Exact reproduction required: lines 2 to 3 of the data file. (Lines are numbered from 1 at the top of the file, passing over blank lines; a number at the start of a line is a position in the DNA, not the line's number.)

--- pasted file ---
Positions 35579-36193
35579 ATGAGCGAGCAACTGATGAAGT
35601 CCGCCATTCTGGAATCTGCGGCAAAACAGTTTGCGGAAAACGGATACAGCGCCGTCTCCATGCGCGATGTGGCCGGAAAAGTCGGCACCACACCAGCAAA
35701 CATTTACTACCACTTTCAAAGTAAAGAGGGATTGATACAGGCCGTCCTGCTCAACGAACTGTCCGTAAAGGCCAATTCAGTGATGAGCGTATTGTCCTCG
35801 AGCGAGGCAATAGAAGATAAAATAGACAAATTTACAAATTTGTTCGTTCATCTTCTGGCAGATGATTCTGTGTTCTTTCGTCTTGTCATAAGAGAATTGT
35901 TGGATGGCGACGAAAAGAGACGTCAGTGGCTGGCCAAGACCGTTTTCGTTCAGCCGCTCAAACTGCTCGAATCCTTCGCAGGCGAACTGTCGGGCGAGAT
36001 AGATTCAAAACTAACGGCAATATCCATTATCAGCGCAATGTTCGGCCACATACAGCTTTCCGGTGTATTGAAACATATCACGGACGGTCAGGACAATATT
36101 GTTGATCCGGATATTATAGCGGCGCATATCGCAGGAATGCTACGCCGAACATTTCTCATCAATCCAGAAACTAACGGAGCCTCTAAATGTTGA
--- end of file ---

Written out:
35579 ATGAGCGAGCAACTGATGAAGT
35601 CCGCCATTCTGGAATCTGCGGCAAAACAGTTTGCGGAAAACGGATACAGCGCCGTCTCCATGCGCGATGTGGCCGGAAAAGTCGGCACCACACCAGCAAA